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Re: Distributor License for Java: External Commentary

On Tue, May 23, 2006 at 03:15:32PM +1200, Adam Warner wrote:
> Hi all,
> Commentary by Dalibor Topic: "The license is, frankly, still pretty bad,
> and contains various nasty clauses: from the overly broad
> indemnification(i) part, which has nothing to do with Sun's JDK
> software, to the subsettig restrictions not being limited to Sun's
> software. That's from a cursory glance, I think you'll get to see more
> comments once people take it apart, and the JavaOne buzz is gone...."

Thanks for bringing my comments up, I guess. :)

I believe there are some provisions where the FAQ and the license text talk 
about a different scope of right/obligations. One of them is
indemnification, where the obligations under 2.f.i seem to go too far
(any use of the os, or any part, which is a wider net than Sun's
code alone). As far as I can see, Sun could do a better job at
making the license clearly say what the FAQ says that it should say. :)

As for the subsetting restrictions, those things have really fascinating
side effects. I've talked with tmarble about one weird corner case 
after the announcement, and I hoped it would not occur in practice. Since
it seems that it is about to occur in a package (JacORB apparently requires 
overriding bootclasspath according to a recent mail to debian-java),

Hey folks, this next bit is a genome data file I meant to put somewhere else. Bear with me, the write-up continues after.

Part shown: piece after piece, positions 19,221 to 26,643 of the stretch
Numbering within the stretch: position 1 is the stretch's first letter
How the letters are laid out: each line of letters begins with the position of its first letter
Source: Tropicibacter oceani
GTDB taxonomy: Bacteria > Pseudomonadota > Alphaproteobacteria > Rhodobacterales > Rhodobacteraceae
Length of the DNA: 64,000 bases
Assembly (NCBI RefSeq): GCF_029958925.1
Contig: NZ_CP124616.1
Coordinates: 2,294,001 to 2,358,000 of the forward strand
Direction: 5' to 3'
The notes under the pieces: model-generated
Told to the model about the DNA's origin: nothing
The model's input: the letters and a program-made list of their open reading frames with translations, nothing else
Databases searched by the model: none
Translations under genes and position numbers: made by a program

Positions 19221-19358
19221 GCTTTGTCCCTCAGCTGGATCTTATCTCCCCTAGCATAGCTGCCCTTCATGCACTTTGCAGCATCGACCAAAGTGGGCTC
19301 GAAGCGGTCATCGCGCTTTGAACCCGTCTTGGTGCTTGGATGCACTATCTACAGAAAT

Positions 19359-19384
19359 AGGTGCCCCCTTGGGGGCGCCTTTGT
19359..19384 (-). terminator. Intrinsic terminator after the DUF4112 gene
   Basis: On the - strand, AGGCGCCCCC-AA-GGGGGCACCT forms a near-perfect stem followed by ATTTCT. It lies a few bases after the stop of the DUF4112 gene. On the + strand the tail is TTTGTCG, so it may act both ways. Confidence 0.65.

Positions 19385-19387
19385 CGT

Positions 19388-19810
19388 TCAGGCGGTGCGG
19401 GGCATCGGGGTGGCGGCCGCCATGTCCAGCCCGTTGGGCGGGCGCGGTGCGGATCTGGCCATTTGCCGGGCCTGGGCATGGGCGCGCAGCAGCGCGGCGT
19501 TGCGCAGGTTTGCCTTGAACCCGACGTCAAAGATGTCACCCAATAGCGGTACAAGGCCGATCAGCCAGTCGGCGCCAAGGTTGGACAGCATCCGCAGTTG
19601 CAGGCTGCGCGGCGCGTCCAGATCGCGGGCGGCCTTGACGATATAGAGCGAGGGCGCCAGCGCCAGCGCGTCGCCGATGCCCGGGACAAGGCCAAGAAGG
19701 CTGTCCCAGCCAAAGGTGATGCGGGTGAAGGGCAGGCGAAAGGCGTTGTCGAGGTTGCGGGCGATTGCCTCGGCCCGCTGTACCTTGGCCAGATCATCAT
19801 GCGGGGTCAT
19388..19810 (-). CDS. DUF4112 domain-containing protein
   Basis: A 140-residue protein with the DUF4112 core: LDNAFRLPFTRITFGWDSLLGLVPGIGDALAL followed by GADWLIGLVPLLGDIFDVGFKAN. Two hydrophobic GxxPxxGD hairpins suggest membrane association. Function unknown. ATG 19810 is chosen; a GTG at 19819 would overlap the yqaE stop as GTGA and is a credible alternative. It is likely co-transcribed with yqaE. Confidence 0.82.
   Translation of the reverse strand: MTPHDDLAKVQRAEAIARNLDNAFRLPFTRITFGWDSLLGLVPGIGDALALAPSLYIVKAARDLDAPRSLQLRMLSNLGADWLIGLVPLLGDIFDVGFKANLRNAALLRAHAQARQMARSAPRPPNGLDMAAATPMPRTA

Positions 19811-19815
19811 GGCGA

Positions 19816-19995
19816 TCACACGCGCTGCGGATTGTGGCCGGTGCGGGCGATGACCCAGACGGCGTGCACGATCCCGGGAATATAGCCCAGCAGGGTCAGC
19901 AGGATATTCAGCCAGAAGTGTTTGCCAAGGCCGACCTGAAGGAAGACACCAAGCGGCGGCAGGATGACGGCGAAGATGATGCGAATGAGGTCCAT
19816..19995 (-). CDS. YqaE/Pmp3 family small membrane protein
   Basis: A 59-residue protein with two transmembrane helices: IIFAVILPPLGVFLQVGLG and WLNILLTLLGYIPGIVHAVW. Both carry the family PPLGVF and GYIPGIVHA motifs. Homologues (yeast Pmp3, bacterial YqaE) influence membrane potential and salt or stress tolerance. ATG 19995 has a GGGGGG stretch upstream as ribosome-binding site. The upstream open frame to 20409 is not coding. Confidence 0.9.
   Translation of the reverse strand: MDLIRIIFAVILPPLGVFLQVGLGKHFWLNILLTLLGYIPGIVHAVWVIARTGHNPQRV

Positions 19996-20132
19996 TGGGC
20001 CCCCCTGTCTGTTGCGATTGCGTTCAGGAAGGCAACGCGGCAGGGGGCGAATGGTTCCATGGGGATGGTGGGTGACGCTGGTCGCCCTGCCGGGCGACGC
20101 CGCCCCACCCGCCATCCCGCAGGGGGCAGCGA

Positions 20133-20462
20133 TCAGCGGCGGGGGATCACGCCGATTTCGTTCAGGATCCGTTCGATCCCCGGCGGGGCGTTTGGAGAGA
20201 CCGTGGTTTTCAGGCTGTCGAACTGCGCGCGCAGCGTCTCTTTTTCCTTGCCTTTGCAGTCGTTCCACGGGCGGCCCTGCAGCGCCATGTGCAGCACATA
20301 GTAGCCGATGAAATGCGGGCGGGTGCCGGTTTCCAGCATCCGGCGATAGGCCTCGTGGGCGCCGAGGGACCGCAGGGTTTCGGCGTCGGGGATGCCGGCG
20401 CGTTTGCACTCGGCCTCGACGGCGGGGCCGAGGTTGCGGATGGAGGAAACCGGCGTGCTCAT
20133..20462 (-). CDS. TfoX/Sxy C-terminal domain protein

I guess I can explain it here:

One of the ideas behind Sun's restrictions on
subsetting/supersetting/messing around with their classes is that they
certify a specific binary as a whole. Now, funny enough, Sun's JVM, and
most other runtimes, provide a convenient way to mess around with the
classes anyway, using the -Xbootclasspath* options at runtime to replace core
classes by other implementations. That used to be the 'standard' way to
deal with bugs in Sun's XML implementation, for example, until Sun
introduced the official extension mechanism.

Of course, messing around in one's own privacy is a different thing from
deploying applications in public that replace chunks of Sun's implementation
before they run. So the manual page for the java binary contains a note
saying "Note: Applications that use this option for the purpose of
overriding a class in rt.jar should not be deployed as doing so would
contravene the Java 2 Runtime Environment binary code license.". See
http://java.sun.com/j2se/1.5.0/docs/tooldocs/solaris/java.html for a

This is where the fun begins. What is the effect of contravening the
DLJ? Judging by the section on termination, automatical
termination without notice would be the worst case, but I doubt that's
in the interest of the respective parties.

More seriously:

What would the effect of Debian distributing a JacORB package,
which replaces parts of the bootclasspath, potentially configured 
to run with Sun's JVM, be on Debian's license to redistribute 
Sun's JVM?

Less seriously:

Should a developer packaging free software have to care about 
the restrictions of some piece of non-free software he may be
potentially violating? :)

Since Sun has announced their desire to open up their last bastion of
proprietary software at JavaOne, though, I don't think the DLJ matters
much, seen over the next years. I don't particularly care if Sun's
implementation ends up in non-free, or doesn't for the next two years, 
as long as it joins Kaffe & gcj & IKVM & cacao & jamvm & ... in main 

dalibor topic

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